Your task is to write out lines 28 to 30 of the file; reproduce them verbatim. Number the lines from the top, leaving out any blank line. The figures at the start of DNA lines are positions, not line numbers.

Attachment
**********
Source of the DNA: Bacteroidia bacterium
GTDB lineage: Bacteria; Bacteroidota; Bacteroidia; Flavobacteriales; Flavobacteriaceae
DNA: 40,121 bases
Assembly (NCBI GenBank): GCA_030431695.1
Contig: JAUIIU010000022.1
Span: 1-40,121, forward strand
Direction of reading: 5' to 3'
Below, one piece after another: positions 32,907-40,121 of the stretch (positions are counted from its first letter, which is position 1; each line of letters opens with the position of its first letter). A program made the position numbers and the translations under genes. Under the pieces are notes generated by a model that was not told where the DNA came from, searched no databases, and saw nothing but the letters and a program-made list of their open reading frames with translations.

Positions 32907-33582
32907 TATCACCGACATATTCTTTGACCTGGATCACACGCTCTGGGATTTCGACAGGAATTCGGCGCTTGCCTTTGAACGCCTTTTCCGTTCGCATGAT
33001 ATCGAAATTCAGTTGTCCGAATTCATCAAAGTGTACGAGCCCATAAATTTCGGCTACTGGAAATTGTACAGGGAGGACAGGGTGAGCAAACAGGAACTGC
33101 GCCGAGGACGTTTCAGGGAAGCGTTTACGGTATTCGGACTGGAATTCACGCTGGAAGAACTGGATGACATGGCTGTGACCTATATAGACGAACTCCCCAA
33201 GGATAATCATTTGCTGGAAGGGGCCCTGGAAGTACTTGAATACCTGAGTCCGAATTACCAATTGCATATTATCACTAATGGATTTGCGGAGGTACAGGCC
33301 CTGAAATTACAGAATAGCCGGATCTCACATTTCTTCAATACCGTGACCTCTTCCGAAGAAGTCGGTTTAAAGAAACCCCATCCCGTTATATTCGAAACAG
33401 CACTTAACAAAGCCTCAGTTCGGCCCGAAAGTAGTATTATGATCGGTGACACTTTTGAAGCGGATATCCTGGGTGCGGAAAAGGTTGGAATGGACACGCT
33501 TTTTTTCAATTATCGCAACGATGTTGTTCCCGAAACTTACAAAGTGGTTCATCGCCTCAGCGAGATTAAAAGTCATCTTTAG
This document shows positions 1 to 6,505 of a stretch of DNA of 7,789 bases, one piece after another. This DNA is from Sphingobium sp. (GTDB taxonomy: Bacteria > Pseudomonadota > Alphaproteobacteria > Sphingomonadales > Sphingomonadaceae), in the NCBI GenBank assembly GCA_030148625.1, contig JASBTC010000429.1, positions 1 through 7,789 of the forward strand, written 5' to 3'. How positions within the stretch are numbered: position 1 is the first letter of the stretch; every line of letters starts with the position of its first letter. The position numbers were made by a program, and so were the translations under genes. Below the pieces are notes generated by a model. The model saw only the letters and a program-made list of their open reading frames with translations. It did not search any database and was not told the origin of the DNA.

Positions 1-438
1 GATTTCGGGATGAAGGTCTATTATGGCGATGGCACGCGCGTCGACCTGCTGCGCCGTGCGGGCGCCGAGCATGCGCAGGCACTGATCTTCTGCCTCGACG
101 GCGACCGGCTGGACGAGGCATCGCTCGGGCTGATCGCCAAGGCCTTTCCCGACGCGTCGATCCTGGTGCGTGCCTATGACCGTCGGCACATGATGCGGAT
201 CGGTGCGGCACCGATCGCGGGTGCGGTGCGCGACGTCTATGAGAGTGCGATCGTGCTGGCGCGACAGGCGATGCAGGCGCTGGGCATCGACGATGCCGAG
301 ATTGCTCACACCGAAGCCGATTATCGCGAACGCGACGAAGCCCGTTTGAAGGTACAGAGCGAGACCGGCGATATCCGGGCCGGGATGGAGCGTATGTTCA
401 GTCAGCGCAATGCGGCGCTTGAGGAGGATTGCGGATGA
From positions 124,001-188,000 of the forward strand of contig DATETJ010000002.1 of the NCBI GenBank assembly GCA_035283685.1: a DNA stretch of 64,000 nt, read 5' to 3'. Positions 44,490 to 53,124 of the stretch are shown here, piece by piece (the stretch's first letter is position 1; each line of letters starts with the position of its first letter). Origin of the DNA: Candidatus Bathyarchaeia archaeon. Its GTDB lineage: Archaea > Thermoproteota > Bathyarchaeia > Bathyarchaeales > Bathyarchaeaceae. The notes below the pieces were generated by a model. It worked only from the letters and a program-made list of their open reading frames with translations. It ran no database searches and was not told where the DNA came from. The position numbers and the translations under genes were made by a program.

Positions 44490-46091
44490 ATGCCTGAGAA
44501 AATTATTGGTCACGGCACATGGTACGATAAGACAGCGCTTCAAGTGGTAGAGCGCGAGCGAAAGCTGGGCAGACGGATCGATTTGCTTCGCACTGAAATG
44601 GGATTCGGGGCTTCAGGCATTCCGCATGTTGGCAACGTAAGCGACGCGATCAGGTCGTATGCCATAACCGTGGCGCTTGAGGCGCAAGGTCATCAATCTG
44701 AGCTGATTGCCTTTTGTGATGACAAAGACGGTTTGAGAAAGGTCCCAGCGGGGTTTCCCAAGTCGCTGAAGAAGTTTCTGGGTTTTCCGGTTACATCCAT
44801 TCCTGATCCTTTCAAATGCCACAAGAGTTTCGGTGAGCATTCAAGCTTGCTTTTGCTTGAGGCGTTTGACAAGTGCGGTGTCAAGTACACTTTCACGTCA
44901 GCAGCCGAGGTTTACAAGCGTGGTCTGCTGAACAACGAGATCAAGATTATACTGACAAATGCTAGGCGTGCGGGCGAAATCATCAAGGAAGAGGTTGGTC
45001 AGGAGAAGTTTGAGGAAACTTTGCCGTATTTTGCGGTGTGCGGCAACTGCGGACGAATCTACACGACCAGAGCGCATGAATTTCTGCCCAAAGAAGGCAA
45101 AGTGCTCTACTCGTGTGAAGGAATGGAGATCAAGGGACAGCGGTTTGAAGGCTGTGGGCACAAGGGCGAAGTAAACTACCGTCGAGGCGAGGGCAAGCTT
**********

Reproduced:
44601 GGATTCGGGGCTTCAGGCATTCCGCATGTTGGCAACGTAAGCGACGCGATCAGGTCGTATGCCATAACCGTGGCGCTTGAGGCGCAAGGTCATCAATCTG
44701 AGCTGATTGCCTTTTGTGATGACAAAGACGGTTTGAGAAAGGTCCCAGCGGGGTTTCCCAAGTCGCTGAAGAAGTTTCTGGGTTTTCCGGTTACATCCAT
44801 TCCTGATCCTTTCAAATGCCACAAGAGTTTCGGTGAGCATTCAAGCTTGCTTTTGCTTGAGGCGTTTGACAAGTGCGGTGTCAAGTACACTTTCACGTCA